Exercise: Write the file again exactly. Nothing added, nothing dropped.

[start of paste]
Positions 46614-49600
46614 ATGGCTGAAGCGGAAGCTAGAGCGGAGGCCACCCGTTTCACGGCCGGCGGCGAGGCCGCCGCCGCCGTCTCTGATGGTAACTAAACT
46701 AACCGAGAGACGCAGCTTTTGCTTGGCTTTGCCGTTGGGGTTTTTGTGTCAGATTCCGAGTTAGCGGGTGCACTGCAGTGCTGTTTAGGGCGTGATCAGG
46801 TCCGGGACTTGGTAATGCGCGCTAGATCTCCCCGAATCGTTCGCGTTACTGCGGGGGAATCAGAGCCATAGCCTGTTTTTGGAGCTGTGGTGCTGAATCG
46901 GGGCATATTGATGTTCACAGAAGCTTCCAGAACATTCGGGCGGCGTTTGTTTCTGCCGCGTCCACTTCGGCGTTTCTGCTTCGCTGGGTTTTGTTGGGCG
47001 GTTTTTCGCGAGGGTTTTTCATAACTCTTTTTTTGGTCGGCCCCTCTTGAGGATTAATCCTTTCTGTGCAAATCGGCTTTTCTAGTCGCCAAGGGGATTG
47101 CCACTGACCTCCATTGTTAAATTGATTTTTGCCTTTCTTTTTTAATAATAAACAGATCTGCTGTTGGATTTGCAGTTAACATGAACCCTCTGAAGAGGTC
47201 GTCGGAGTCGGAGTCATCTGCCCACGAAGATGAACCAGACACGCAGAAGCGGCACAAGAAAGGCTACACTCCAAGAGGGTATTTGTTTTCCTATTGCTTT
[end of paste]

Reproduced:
Positions 46614-49600
46614 ATGGCTGAAGCGGAAGCTAGAGCGGAGGCCACCCGTTTCACGGCCGGCGGCGAGGCCGCCGCCGCCGTCTCTGATGGTAACTAAACT
46701 AACCGAGAGACGCAGCTTTTGCTTGGCTTTGCCGTTGGGGTTTTTGTGTCAGATTCCGAGTTAGCGGGTGCACTGCAGTGCTGTTTAGGGCGTGATCAGG
46801 TCCGGGACTTGGTAATGCGCGCTAGATCTCCCCGAATCGTTCGCGTTACTGCGGGGGAATCAGAGCCATAGCCTGTTTTTGGAGCTGTGGTGCTGAATCG
46901 GGGCATATTGATGTTCACAGAAGCTTCCAGAACATTCGGGCGGCGTTTGTTTCTGCCGCGTCCACTTCGGCGTTTCTGCTTCGCTGGGTTTTGTTGGGCG
47001 GTTTTTCGCGAGGGTTTTTCATAACTCTTTTTTTGGTCGGCCCCTCTTGAGGATTAATCCTTTCTGTGCAAATCGGCTTTTCTAGTCGCCAAGGGGATTG
47101 CCACTGACCTCCATTGTTAAATTGATTTTTGCCTTTCTTTTTTAATAATAAACAGATCTGCTGTTGGATTTGCAGTTAACATGAACCCTCTGAAGAGGTC
47201 GTCGGAGTCGGAGTCATCTGCCCACGAAGATGAACCAGACACGCAGAAGCGGCACAAGAAAGGCTACACTCCAAGAGGGTATTTGTTTTCCTATTGCTTT